Business growth

Organic growth – This occurs when businesses expand internally rather than taking over or merging with other businesses. Organic growth can exist through a number of different ways such as increased output, expanding into international markets, launching new products etc.

Stages of production – Primary sector the extraction of raw materials e.g. mining) à secondary sector (manufacturing things e.g. cars) à tertiary sector (the provision of services e.g. retailers).


How businesses grow:

  • Forward and backward vertical integration -This occurs when a business merges or takes over another business that is in a different stage of production from them. Vertical forward integration would be the merging or taking over of a firm that is a stage ahead of the business in the production process e.g. a fishing business merging with a fish a chip chain. In contrast to this, a business may decide to take part in backwards vertical integration. This is when a business takes over or merges with another business that is a step behind them in the production process e.g. a book shop merging/taking over a publishing company or a coffee shop merging/taking over a coffee bean supplier.


  • Horizontal integration – A business may decide to takeover/merge with a business that is in the same industry and at the same stage in the production process as them e.g. a supermarket merging/taking over another supermarket.


  • Conglomerate integration – Business’s may also decide to expand through merging or taking over a business in another industry to what they’re in. This can give businesses the chance to expand into different markets which they may have struggled to compete in through organic growth.


Advantages and disadvantages of:

Organic growth:

  • Reduced risk – The main advantage of growing organically is the reduced risk of enduring any of the detrimental effects that may occur during mergers and takeovers e.g. a clash of business cultures. This is one of the many reasons why takeovers and mergers often fail.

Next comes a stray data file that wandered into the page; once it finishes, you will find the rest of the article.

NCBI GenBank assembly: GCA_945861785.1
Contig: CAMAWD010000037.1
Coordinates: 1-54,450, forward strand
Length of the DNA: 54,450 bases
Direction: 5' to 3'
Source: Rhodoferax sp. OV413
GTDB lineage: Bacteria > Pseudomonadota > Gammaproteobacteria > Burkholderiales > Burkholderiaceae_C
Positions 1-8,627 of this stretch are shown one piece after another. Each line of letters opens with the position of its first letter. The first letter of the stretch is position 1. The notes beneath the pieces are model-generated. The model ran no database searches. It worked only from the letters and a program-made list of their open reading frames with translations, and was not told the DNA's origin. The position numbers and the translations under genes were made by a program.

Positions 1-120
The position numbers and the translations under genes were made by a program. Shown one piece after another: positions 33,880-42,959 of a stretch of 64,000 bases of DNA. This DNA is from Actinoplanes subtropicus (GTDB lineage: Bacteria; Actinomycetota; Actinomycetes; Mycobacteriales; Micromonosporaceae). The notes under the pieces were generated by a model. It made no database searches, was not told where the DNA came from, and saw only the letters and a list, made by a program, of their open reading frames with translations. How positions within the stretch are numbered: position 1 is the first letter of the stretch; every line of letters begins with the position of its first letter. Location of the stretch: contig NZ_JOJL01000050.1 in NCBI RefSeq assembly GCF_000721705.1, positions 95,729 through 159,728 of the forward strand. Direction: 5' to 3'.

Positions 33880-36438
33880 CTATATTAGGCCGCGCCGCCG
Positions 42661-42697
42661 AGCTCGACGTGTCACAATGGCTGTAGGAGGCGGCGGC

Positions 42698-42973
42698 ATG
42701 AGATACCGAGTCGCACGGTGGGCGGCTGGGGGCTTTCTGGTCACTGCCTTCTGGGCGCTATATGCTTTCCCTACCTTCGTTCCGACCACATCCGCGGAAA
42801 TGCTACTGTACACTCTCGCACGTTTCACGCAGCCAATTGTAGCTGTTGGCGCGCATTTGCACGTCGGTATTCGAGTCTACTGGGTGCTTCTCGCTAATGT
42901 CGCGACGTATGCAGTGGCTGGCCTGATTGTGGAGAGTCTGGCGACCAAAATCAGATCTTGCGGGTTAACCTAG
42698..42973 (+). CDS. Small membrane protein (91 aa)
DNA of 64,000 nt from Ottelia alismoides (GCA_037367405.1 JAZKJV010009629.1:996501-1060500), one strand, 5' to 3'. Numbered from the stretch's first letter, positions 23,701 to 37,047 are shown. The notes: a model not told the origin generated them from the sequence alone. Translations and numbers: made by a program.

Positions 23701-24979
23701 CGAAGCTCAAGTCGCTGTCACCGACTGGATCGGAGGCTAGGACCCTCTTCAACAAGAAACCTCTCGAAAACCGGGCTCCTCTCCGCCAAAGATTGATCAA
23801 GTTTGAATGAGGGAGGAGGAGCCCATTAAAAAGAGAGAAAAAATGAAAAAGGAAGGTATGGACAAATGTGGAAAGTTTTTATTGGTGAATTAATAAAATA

• Helps to avoid diseconomies of scale – By growing organically it allows the business to grow at a more sustainable pace. As a result of this, there is less chance of the business experiencing increased costs as a result of diseconomies of scale.


  • Slow growth – The reduction in the rate of growth can also be a disadvantage. By growing organically it will take longer for the business to increase its market share, by which point their competitor that has grown through a merger/takeover may be dominating the market.



Vertical integration:

  • Guarantees source of raw materials or outlet for product – By acquiring or merging with a business in a different stage of production to yours it gives an outlet for the business’s products. For example, if a fishing business would have a guaranteed demand for their fish if they were to merge with a fish and chip chain. This is because the fish and chip chain is ahead of them in the stages of production.


  • Greater control over supply chain – If a business were to merge or takeover a firm a stage behind them in the production process they are able to control the supply of their products. As a result of this, they may be able to change the supplier’s business model in order to make them more efficient. By doing so they’re able to reduce their costs of production, allowing them to offer their goods/services at lower prices, thus increasing their competiveness within the market.


  • Better access to raw materials – A manufacturer can merge/takeover their supplier of raw materials through vertical backwards integration. This will allow them to control the supply of raw materials that they have access to. Therefore, during times of increased demand the manufacturer is able to increase their supply of raw materials e.g. through shifting more resources towards the primary sector business.



Horizontal integration:

  • Reducing competition – One of the big benefits of merging/taking over a business in the same industry and at the same stage in the production process is that it reduces competition. The business that is being taken over/merged with was once a competitor that had a certain share of the total sales revenue in the market. This means that the acquisition of that business will force the customers that it once had, to shop elsewhere, some of whom will shop at the business that took it over/merged with it.